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Title: Basalt-trachybasalt samples in Gale Crater, Mars

The ChemCam instrument on the Mars Science Laboratory (MSL) rover, Curiosity, observed numerous igneous float rocks and conglomerate clasts, reported previously. A new statistical analysis of single-laser-shot spectra of igneous targets observed by ChemCam shows a strong peak at ~55 wt% SiO 2 and 6 wt% total alkalis, with a minor secondary maximum at 47–51 wt% SiO 2 and lower alkali content. The centers of these distributions, together with the rock textures, indicate that many of the ChemCam igneous targets are trachybasalts, Mg# = 27 but with a secondary concentration of basaltic material, with a focus of compositions around Mg# = 54. We suggest that all of these igneous rocks resulted from low-pressure, olivine-dominated fractionation of Adirondack (MER) class-type basalt compositions. This magmatism has subalkaline, tholeiitic affinities. The similarity of the basalt endmember to much of the Gale sediment compositions in the first 1000 sols of the MSL mission suggests that this type of Fe-rich, relatively low-Mg#, olivine tholeiite is the dominant constituent of the Gale catchment that is the source material for the fine-grained sediments in Gale. The similarity to many Gusev igneous compositions suggests that it is a major constituent of ancient Martian magmas, and distinct from themore » shergottite parental melts thought to be associated with Tharsis and the Northern Lowlands. Finally, the Gale Crater catchment sampled a mixture of this tholeiitic basalt along with alkaline igneous material, together giving some analogies to terrestrial intraplate magmatic provinces.« less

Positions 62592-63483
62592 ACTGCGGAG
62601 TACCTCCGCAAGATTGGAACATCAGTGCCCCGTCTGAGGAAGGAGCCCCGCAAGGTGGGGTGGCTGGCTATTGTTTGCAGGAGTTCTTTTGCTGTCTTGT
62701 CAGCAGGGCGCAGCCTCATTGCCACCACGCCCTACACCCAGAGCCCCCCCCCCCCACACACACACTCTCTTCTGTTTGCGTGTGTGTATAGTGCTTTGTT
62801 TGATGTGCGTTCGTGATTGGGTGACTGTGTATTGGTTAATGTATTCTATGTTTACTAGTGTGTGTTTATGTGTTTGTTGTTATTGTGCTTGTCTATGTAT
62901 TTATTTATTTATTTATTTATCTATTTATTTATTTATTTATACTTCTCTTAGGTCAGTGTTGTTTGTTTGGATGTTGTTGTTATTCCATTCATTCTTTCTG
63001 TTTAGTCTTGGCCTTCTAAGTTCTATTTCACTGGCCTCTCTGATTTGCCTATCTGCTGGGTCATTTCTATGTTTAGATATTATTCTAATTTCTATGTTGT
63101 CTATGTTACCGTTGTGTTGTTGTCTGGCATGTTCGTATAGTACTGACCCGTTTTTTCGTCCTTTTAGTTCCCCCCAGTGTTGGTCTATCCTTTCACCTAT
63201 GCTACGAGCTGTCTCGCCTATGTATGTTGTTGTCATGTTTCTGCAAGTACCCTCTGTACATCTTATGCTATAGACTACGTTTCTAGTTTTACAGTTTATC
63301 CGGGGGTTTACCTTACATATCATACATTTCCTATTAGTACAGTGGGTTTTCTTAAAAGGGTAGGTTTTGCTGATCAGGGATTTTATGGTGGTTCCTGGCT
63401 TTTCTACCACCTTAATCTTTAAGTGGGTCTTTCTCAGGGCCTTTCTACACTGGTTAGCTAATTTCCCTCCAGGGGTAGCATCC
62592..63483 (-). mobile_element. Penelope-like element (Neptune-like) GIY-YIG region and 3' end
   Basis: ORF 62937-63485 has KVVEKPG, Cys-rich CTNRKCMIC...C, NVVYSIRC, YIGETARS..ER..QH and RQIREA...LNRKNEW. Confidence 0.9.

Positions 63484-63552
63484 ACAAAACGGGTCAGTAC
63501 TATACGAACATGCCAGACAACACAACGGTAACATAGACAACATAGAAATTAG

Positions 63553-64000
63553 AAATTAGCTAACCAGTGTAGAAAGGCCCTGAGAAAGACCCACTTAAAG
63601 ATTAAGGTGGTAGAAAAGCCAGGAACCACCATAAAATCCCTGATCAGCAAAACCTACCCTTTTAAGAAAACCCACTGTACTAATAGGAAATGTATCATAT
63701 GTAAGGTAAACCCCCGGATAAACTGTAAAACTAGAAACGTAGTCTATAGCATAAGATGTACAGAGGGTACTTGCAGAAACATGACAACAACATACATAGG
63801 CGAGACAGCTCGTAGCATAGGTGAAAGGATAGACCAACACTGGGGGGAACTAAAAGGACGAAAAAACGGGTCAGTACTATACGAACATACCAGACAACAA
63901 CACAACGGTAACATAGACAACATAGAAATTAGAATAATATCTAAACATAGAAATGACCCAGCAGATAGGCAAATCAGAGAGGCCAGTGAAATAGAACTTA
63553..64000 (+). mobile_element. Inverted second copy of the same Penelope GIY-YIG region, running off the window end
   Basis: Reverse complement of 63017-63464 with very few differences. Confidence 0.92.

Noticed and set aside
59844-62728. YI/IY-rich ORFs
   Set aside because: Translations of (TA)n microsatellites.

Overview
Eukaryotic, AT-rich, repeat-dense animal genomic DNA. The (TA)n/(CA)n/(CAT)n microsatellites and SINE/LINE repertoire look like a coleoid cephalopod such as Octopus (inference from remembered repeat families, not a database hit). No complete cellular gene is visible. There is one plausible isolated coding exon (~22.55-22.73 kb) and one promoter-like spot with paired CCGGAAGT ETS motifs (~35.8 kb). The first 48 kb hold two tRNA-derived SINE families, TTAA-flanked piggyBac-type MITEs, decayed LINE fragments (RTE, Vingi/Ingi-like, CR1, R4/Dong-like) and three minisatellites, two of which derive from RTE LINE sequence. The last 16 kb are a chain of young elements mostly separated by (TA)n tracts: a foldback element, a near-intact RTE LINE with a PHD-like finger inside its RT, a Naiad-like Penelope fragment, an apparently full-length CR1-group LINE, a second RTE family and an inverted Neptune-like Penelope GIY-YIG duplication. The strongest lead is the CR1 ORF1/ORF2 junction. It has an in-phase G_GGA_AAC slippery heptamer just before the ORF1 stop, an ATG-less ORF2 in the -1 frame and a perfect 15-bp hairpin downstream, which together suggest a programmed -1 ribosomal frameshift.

[1] ; ORCiD logo [1] ; ORCiD logo [2] ;  [3] ;  [4] ;  [5] ; ORCiD logo [6] ; ORCiD logo [2] ;  [7] ;  [8] ;  [9] ;  [1]
  1. Univ. of Leicester (United Kingdom). Leicester Inst. for Space and Earth Observation, Dept. of Physics and Astronomy
  2. Los Alamos National Lab. (LANL), Los Alamos, NM (United States)
  3. U.S. Geological Survey, Flagstaff, AZ (United States). Astrogeology Science Center
  4. Mount Holyoke College, South Hadley, MA (United States). Mineral Spectroscopy Lab.
  5. Oregon State Univ., Corvallis, OR (United States). College of Earth, Ocean, and Atmospheric Sciences
  6. Univ. of New Brunswick, Fredericton NB (Canada). Planetary and Space Science Centre
  7. Southern Illinois Univ., Carbondale, IL (United States). Geology Dept.
  8. Open Univ., Milton Keynes (United Kingdom). Dept. of Environment, Earth and Ecosystems
  9. California Inst. of Technology (CalTech), Pasadena, CA (United States). Jet Propulsion Lab.
Publication Date:
Report Number(s):
Journal ID: ISSN 1086-9379; TRN: US1800404
Grant/Contract Number:
Accepted Manuscript
Journal Name:
Meteoritics and Planetary Science
Additional Journal Information:
Journal Volume: 52; Journal Issue: 11; Journal ID: ISSN 1086-9379
Research Org:
Los Alamos National Lab. (LANL), Los Alamos, NM (United States)
Sponsoring Org:
National Aeronautic and Space Administration (NASA); USDOE; UKSA
Country of Publication:
United States
58 GEOSCIENCES; Planetary Sciences
OSTI Identifier: